In the near future, the county is looking to expand collection opportunities at farmers’ markets run by the Fairfax County Park Authority, FRESHFARM, and Central Farm Markets. These three organizations have expressed interested in working with the county, according to Forbes.

The county is also mulling over a curbside collection program, which would let residents mingle food scraps and yard waste in their green bins. Through an inter-county agreement, the food scraps could be taken to a facility in Prince William County.

“I like the idea of regional players taking the responsibility,” Mount Vernon District Supervisor Dan Storck said. “I appreciate Prince William stepping up to build their own food scrap recycling.”

Still, Braddock District Supervisor James R. Walkinshaw told Forbes the county should “aggressively” promote backyard composting. He said doing so is especially important if the county finds that a curbside collection program would increase emissions.

“I want to make sure we do that analysis before moving forward with expansion of curbside,” he said.

Likewise, Board of Supervisors Chairman Jeffrey McKay said he appreciates the pilot programs and partnerships, but there needs to be more communication with the “average Joe homeowner.”

Forbes said his staff is looking to purchase electric vehicles for trash collection. As for educational opportunities, he said the county publishes lots of educational material and presents ways to eliminate food waste at homeowners’ association meetings.

Providence District Supervisor Dalia Palchik encouraged the county to look for year-round and seasonal farmers’ markets near apartment buildings.

“I want to make sure we are looking at equity through this issue,” she said. “Families will be happy to participate as long as we look at some of the barriers that exist.”

Photo via Seth Cottle on Unsplash

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(Updated at 2:25 p.m.) Fairfax County is considering adopting an ordinance banning the use of plastic bags for yard waste and instead encouraging residents to transition toward greener alternatives.

Presented to the Fairfax County Board of Supervisors during its environmental committee meeting on Tuesday (Oct. 27), the proposed ordinance states:

Yard waste shall be set out in paper yard waste bags, reusable containers, other storage devices as approved by the Director, or bundled with string as instructed by the collection provider and shall not weigh more than fifty pounds. Yard waste shall not be placed in plastic bags.

The Board of Supervisors voted on Feb. 25 to begin phasing out the use of plastic bags by both customers of private companies contracted to collect yard waste and residents in the county’s solid waste collection areas.

County staff with the Solid Waste Management Program worked with community and private haulers to encourage customers to use compostable paper bags or reusable containers instead for this year’s yard waste season, which began in March and ends in December.

A survey of more than 5,500 homes in Fairfax County found that plastic bags were still utilized in 51% of yard waste set outs in the evaluated Census tracts. 31% of set outs were done with reusable containers, 11% with paper bags, 6% as an uncontained yard pile, and 1% with compostable plastic bags.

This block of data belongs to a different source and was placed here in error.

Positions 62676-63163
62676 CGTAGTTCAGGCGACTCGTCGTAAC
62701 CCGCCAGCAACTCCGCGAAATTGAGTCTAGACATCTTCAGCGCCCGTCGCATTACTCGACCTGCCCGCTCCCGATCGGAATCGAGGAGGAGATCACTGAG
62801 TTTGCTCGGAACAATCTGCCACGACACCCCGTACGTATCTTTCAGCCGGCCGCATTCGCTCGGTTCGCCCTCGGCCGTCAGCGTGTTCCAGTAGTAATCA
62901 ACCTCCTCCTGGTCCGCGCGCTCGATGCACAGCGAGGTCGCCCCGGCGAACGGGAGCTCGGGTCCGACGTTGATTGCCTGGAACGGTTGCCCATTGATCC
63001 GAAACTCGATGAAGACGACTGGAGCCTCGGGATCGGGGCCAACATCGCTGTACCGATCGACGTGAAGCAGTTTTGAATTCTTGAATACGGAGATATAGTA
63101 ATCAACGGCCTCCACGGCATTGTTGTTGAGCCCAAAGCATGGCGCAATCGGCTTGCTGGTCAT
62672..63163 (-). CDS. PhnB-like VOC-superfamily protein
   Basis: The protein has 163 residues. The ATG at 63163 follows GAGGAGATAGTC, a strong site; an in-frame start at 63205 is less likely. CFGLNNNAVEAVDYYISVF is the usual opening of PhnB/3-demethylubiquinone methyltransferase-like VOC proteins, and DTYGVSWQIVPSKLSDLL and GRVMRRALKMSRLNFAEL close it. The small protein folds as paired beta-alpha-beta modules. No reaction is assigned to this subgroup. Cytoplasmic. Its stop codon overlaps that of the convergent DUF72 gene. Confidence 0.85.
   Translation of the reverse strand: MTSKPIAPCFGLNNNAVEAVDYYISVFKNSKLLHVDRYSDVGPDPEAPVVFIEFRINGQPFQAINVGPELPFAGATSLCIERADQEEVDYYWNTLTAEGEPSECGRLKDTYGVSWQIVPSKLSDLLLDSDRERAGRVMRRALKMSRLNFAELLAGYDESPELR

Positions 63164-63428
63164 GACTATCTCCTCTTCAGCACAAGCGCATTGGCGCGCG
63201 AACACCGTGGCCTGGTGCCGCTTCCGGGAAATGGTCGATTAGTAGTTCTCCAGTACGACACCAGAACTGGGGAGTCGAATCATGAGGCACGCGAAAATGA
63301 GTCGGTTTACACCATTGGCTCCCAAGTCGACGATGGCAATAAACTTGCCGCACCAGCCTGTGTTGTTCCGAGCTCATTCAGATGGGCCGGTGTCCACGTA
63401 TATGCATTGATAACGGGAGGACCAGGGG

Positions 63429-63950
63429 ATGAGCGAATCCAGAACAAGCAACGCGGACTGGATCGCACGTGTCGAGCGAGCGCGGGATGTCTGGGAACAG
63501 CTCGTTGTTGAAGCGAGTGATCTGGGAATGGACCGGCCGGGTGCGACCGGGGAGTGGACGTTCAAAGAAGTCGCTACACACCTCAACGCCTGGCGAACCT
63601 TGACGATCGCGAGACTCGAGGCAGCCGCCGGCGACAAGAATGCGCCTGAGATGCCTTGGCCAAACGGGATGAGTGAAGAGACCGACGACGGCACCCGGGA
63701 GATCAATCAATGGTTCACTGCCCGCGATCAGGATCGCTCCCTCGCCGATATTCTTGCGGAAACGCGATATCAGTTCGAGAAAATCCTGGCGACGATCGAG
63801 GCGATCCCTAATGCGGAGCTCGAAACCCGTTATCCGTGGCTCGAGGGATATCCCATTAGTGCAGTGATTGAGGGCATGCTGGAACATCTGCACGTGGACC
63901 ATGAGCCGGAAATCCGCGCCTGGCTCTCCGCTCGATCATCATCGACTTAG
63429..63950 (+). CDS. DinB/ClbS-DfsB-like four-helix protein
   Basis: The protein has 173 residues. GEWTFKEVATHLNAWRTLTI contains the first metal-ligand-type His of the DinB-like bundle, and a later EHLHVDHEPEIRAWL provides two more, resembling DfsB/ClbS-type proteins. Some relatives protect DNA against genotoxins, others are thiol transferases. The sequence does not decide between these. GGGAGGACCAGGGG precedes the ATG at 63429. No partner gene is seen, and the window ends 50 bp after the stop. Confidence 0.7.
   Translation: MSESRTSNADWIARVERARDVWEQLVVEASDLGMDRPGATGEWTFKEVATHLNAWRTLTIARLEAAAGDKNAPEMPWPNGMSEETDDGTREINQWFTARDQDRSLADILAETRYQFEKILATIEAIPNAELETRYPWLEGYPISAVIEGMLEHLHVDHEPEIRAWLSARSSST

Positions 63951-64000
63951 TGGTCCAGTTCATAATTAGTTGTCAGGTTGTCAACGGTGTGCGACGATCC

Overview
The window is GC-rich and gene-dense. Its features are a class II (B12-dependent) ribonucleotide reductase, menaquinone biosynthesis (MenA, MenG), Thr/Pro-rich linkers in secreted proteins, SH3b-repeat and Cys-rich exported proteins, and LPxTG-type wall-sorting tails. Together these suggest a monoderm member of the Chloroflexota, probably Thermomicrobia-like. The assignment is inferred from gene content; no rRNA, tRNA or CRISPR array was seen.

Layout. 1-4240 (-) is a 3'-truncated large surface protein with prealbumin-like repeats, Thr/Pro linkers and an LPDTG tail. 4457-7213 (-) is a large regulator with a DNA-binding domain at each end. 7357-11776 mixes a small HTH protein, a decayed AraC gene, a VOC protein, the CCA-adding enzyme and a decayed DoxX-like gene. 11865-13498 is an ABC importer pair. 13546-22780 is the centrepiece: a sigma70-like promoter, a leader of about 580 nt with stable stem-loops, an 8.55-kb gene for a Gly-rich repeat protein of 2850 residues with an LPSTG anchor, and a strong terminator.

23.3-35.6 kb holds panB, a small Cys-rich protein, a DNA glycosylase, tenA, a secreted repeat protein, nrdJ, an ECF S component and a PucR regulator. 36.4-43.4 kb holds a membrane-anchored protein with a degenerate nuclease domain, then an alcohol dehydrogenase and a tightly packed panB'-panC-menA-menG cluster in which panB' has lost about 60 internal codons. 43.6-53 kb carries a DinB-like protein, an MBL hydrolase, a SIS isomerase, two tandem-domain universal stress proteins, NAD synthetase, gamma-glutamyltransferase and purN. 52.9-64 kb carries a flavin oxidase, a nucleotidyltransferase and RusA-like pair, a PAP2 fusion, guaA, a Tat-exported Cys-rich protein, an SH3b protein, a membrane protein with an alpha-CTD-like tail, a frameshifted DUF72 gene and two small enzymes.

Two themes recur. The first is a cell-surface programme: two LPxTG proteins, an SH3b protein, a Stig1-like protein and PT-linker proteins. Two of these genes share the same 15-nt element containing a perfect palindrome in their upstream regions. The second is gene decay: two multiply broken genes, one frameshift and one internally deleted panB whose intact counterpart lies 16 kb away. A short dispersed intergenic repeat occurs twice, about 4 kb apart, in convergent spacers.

“It’s been a transition yard waste season, essentially, to help homeowners, and people that are generating yard waste that have properties get used to not being able to use plastic,” Fairfax County director of engineering and environmental compliance Eric Forbes said. “We didn’t have a ban. This yard waste season is really a transition year.”

Seven other jurisdictions in the Washington, D.C., metropolitan area already discourage or prohibit the use of plastic bags for yard waste collection. Loudoun County, for example, has required paper bags or reusable containers since 2002.

Fairfax County’s current ordinance regulating yard waste collection only dictates that it be “set out in bags, reusable containers, or in piles as instructed by the company which will be collecting them.”

Fairfax County staff anticipate formally requesting a public hearing on the proposal to amend and readopt the ordinance in January 2021, with an actual hearing expected to take place in February. If everything goes according to schedule, the new ordinance will be implemented in March in time for the next yard waste season.

“In March of 2021, as long as the ordinance change is adopted, implementation of the new ordinance will begin, basically banning plastic bags from the yard waste recycling stream,” Forbes said.

Forbes says homeowners should prepare their yard waste first by grasscycling, then composting if they have enough space, and finally compiling the waste in a reusable container or paper bag for curbside collection.

“Grasscycling is actually cutting the grass back into the lawn or mulching your leaves back in the lawn,” Forbes said. “And then backyard composting would be the next best alternative for those residents that have the space.”

If neither grasscycling or composting is an option, yard waste can be placed in reusable containers or paper yard waste bags for curbside collection, which are available at the big box stores like Home Depot, Lowe’s or Walmart, he said.

Additional information on yard waste management can be found on Fairfax County’s Public Works and Environmental Services website.

Photo via Fairfax County government